I never did get around to creating an Election 2019 page, in part because the Erik Manning spreadsheet has it all. My roundup of July finance reports that includes At Large #5 is here. I’ll do a post with all the city interviews to this point shortly.

Interview with Ashton Woods

Ashton Woods

After that two-week hiatus into HD148, it’s time to circle back to the City Council races. I have one more to bring to you, featuring two candidates. At Large #5 is an open seat, with incumbent CM Jack Christie being term limited, and nine candidates have lined up to compete for the position. Ashton Woods is a civil rights activist and advocate for the LGBTQIA community. He is the co-founder and lead organizer for Black Lives Matter Houston and acts as Co-chair for the Black Humanist Alliance, and serves as speaker, presenter, and facilitator at schools, campuses, and conferences. He has also served on the City of Houston’s first LGBT advisory board. Here’s the interview:

I never did get around to creating an Election 2019 page, in part because the Erik Manning spreadsheet has it all. My roundup of July finance reports that includes At Large #5 is here.

All the Legislative interviews

Just to collect them all in one convenient place for you:

HD28

Eliz Markowitz

HD148

Anna Eastman
Alva Treviño
Penny Shaw
Chris Watt
Terah Isaacson
Kendra Yarbrough Camarena
Rob Block
Michele Leal
Adrian P. Garcia
Carol Denson

And there you have it. Before you know it, I’ll be doing interviews for runoffs and primaries. In the meantime, I do have two more City Council interviews to present, so look for them next week. Hope this has been useful.

Interview with Adrian P. Garcia

Adrian P. Garcia

We come to the end of HD148 Special Election Interview Season. I hope you have found this useful, and that you will agree with me that there are many fine choices available to you on the ballot. Today we hear from Adrian P. Garcia, whose middle initial I am using to distinguish him from the County Commissioner. Garcia got his start in politics while he was a student at Sam Houston High School, working to keep the school open while the state was looking at closing it down. He has since gone on to work as a Senate intern and with the campaign for that other Adrian Garcia when he ran for Congress. The son of immigrants and first in his family to attend college, Garcia works as a legal case manager in family law. Here’s the interview:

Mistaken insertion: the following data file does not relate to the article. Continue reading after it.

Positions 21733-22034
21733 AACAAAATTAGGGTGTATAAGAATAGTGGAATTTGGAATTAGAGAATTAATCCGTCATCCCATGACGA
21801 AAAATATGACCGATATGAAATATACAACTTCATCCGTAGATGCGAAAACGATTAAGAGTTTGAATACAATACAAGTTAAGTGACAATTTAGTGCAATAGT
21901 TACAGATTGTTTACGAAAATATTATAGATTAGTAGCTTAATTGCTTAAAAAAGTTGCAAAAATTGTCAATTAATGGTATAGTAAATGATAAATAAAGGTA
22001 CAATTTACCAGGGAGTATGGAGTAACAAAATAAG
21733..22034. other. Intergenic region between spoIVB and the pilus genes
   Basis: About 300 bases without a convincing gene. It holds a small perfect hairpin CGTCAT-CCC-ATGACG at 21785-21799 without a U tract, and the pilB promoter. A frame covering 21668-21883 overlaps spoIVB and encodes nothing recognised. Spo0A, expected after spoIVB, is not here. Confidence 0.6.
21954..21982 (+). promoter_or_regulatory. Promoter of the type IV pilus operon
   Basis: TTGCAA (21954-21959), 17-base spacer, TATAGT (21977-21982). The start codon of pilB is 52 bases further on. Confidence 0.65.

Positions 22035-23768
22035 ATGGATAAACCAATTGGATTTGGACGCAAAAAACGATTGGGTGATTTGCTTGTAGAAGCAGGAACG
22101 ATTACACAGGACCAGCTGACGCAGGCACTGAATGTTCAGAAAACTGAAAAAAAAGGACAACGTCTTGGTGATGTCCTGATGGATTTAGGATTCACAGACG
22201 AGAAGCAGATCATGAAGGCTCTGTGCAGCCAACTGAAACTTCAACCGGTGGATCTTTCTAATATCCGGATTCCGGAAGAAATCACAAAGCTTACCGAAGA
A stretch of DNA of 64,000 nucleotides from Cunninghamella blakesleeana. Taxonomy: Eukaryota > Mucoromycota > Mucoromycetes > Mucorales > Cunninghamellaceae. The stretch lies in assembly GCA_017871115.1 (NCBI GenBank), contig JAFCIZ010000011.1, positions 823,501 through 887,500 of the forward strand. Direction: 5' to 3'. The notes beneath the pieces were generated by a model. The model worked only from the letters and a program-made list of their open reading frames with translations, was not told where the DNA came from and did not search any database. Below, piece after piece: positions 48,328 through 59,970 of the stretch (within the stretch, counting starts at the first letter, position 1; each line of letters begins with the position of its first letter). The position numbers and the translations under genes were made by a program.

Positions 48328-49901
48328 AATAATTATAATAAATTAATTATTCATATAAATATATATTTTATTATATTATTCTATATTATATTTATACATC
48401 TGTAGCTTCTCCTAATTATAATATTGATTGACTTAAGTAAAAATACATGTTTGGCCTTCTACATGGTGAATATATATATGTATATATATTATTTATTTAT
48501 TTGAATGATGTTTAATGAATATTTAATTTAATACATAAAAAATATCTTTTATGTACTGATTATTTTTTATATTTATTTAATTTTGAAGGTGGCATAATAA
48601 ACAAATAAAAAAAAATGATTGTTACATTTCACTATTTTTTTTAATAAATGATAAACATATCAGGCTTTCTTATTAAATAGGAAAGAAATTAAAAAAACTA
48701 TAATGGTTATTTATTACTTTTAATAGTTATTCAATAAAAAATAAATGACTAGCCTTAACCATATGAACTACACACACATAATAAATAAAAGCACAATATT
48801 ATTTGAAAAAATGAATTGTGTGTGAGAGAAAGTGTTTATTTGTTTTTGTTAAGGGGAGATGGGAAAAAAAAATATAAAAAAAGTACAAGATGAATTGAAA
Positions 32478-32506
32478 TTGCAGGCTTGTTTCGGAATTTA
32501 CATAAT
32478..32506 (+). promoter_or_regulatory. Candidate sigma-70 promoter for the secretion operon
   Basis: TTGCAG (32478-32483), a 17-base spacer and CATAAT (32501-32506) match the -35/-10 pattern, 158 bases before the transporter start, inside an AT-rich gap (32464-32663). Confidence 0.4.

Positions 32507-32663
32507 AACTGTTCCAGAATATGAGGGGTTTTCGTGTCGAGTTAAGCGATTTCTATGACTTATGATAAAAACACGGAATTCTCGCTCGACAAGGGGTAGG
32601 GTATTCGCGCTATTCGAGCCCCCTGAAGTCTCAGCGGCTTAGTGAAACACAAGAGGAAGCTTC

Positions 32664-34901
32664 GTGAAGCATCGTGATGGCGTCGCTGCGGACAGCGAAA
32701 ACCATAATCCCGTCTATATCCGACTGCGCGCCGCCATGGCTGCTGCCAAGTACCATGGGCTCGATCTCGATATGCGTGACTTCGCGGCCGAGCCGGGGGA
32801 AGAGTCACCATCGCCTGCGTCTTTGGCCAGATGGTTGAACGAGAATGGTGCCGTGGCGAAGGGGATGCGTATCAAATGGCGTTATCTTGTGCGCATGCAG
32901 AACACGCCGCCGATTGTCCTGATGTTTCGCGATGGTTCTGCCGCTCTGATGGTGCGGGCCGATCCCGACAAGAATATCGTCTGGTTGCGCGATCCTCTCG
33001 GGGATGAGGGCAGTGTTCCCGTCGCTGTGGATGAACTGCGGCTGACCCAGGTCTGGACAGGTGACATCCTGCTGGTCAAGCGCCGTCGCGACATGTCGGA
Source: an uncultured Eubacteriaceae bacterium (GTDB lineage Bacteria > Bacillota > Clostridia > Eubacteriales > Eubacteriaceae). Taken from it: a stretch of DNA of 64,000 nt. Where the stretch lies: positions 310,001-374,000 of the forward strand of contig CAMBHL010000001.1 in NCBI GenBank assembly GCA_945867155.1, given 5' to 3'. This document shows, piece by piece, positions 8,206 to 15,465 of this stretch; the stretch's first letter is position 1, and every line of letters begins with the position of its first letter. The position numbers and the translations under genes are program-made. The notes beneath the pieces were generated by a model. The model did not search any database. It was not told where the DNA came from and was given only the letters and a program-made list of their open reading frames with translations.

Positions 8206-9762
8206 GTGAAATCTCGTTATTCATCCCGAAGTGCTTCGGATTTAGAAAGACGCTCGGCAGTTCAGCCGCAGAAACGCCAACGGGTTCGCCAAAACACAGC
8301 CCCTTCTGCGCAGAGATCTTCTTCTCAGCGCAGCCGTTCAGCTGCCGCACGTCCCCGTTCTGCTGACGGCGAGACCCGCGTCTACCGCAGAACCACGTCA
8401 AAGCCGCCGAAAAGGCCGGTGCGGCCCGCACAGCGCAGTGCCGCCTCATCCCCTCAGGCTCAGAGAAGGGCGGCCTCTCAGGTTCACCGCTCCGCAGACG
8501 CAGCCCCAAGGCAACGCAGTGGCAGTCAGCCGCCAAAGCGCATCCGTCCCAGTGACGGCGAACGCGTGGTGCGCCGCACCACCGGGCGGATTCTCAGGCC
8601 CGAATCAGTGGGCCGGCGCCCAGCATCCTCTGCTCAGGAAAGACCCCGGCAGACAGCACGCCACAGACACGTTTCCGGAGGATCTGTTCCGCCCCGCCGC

The Erik Manning spreadsheet now has all of the Democrats who are running for HD148 listed. I have a list of all 15 candidates here. Tomorrow I’ll run a post linking back to all nine interviews.

Interview with Michele Leal

Michele Leal

Two more candidates to go in HD148. I will not get to everyone, but I hope this series has helped you decide which of the candidates you want to support. Michele Leal is another candidate to succeed Rep. Jessica Farrar who has worked as a staffer to Rep. Farrar in the past; she also worked in the Senate Research Center. Leal is a past board member and past co-chair of the Latino Texas PAC, has served as President of the Latin Women’s Initiative, and was the Development Director for El Centro de Corazón, a community health center serving uninsured and underinsured patients. She is also the daughter of Al Leal, former criminal court judge in Harris County. Here’s the interview:

The Erik Manning spreadsheet now has all of the Democrats who are running for HD148 listed. I have a list of all 15 candidates here.

Interview with Rob Block

Rob Block

We continue with Week Two of HD148 Special Election Interview Season. I get to call it a season because anything that requires more than one week qualifies for that designation. Rob Block is among the first-time candidates in the race, and among the younger candidates. Block is a Houston firefighter who lives in the Near Northside area, and had previously worked on the staff of outgoing Rep. Jessica Farrar. He has been co-endorsed, along with Kendra Yarbough Camarena, by the local AFL-CIO labor council. Here’s what we talked about:

The Erik Manning spreadsheet now has all of the Democrats who are running for HD148 listed. I have a list of all 15 candidates here.

Interview with Kendra Yarbrough Camarena

Kendra Yarbrough Camarena

It’s Week Two of HD148 Special Election Interview Season. I have four more candidates to present to you, and we’ll start with one who has run for the State House before. Kendra Yarbrough Camarena was the Democratic nominee for HD138 in 2010, back when her Oak Forest neighborhood was in that district. She is a classroom high school teacher, and has also served as an instructional coach in HISD. She is the daughter of a former State Rep, and she was co-endorsed in this race by the local AFL-CIO council along with Rob Block. Here’s the interview:

The Erik Manning spreadsheet now has all of the Democrats who are running for HD148 listed. I have a list of all 15 candidates here.

Interview with Terah Isaacson